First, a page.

MOULTRIE – The Moultrie Fire Department received a complete set of TNT emergency tools Wednesday, and these are twice as powerful than the formerly used 2003 models.
Included in the set are a spreader, cutter, ram and combination tool, and a Milwaukee Sawzall. This order is just one in a string of recent purchases and updates the fire department has made.
Moultrie Fire Chief Jeff Thibodeau said though the city might not have realized it before, it now realized that it had needs that, in the past, weren’t fulfilled. He said he always tries to be vocal about things of this nature.
“With me, I don’t keep anything a secret,” Thibodeau said. “I go and explain to them ‘Hey, this is what we need,’ and why. We’re kind of behind the 8 ball on some of the stuff.”
One such thing are the department’s firetrucks.
“The newest models we have in service right now is the 2016, and then after that the 1998 models,” he said, “We just had to retire an ’81 and an ’84 model.”
The ’84 model’s pump is now defunct, but it’s still used as a secondary rescue truck in an effort to use what it has until the department can get more. Thibodeau said, “It’s still a good truck.”
Fortunately for the department, the Moultrie City Council approved a $495,097.56 bid for a new Sutphen Corporation fire truck. It will replace the two retired trucks.
Moultrie firefighters also received new fire helmets earlier this season.
“All emergency stuff has a 10-year shelf life,” Thibodeau said. “The problem is this stuff costs so much money that you just can’t get it all in one budget, so we’ve kind of had to roll it in and get the critical stuff first and work on the other stuff.”
Next up on that agenda are new fire boots. The department’s current boots are rubber structural boots that are heavier with lower durability and comfortability than the new boots.
“So the boots that we’ll be getting in will be leather boots,” Thibodeau said. “It takes the workload off the guys. If they’re doing something really strenuous they (won’t be) walking around with what feels like bricks on their feet.”
The leather boots will be more expensive, but will provide better durability, comfortability and will feel almost as lightweight as sneakers.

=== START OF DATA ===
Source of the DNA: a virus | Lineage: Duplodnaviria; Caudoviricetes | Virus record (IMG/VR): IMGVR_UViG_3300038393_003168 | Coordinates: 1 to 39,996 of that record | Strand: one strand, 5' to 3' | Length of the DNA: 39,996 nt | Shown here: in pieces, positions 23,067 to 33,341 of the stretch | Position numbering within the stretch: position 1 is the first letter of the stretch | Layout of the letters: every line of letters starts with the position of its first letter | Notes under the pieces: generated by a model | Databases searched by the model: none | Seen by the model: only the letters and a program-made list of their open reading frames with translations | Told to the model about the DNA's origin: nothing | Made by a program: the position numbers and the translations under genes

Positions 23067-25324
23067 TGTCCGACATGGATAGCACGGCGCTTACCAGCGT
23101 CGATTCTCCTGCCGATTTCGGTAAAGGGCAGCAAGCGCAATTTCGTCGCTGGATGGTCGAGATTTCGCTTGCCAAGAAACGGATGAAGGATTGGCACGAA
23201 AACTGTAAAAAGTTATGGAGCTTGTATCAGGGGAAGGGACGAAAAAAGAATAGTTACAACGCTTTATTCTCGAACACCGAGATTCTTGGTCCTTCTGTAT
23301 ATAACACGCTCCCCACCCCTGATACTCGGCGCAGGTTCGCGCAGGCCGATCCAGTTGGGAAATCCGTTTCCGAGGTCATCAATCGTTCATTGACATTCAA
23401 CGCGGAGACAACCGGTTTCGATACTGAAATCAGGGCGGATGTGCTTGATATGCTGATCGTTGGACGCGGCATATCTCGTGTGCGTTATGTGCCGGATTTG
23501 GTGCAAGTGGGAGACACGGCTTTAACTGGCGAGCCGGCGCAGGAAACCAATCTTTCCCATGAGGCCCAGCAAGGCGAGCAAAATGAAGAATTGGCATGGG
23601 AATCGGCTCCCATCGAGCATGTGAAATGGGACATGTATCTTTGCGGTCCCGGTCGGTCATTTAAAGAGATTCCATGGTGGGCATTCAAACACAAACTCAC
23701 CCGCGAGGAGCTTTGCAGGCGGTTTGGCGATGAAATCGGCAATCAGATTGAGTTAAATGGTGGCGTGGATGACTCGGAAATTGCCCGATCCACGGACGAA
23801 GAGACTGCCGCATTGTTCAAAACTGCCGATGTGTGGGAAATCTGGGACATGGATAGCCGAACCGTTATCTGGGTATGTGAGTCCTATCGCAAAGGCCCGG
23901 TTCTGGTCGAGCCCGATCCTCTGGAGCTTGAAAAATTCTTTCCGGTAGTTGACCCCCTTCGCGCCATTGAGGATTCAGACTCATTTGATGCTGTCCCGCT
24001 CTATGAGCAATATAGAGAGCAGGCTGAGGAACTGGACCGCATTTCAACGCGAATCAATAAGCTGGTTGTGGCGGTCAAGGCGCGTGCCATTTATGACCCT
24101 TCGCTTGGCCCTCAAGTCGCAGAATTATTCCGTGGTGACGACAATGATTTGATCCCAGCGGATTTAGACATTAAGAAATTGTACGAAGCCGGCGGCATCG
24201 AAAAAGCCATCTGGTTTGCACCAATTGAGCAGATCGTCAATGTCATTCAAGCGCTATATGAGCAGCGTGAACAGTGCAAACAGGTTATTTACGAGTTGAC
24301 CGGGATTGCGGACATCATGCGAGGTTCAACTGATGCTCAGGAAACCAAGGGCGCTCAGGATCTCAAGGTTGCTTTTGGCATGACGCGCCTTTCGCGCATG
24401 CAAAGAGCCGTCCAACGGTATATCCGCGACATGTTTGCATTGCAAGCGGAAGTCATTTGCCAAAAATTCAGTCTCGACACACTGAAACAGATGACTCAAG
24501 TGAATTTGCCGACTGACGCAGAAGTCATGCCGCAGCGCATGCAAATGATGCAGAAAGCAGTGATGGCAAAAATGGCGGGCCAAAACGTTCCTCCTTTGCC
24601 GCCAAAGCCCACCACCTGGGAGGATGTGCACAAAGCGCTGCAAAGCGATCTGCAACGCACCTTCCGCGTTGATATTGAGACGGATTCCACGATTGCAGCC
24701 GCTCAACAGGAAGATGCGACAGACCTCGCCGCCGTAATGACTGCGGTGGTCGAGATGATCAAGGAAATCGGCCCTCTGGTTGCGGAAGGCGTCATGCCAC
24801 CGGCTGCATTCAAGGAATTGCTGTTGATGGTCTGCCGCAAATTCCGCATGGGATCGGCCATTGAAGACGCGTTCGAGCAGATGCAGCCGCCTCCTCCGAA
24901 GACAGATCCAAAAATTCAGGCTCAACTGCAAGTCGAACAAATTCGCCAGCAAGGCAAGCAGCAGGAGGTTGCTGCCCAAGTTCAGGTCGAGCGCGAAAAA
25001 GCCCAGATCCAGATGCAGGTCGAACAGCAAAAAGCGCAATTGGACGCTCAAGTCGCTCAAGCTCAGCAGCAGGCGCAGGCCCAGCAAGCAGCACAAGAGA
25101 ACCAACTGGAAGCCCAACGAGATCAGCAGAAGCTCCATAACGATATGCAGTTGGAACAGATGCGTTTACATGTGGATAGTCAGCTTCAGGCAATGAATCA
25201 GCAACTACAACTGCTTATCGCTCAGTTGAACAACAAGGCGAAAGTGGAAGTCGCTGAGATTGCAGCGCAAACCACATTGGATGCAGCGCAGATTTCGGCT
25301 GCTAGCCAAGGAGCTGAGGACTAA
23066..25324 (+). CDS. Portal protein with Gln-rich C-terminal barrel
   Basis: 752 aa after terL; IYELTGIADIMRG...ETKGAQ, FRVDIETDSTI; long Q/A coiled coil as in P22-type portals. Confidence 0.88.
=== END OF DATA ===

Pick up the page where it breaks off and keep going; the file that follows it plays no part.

Eventually, all department members will be getting a pair, but for now, only those with an immediate need for them will receive them.
Thibodeau said to keep an eye out for a new training center that’ll pop up before 2025. This training center will be four stories with three class A burn pods that’ll allow firefighters to simulate real fires.
“That’s something that we’ve been lacking and have gotten hit on with our ISO rating,” Thibodeau said. “So, we’re going to be building that and the money left over from that we’ll need to renovate this station and then station 2 on the boulevard.”
The training center will also allow the county and other agencies to train and coordinate with the city. Excitement about the project is abundant, but with the nature of the SPLOST it being based on – tax money accrued over time – the training center is a long ways away.
Right now, the fire department will have to keep an eye on spending so much early in the next fiscal year. Thibodeau said they don’t want to use too much at first and not have money for emergency situations such as buying new gear which could cost more than $2,500.
“You can’t ever predict what’s going to happen,” he said. “There are a lot of neat things happening with the fire department and it’s all because we have a city council, a mayor, and a city manager who know we’re not just asking for toys. We’re asking for equipment we need to do our jobs for the city of Moultrie effectively and efficiently.”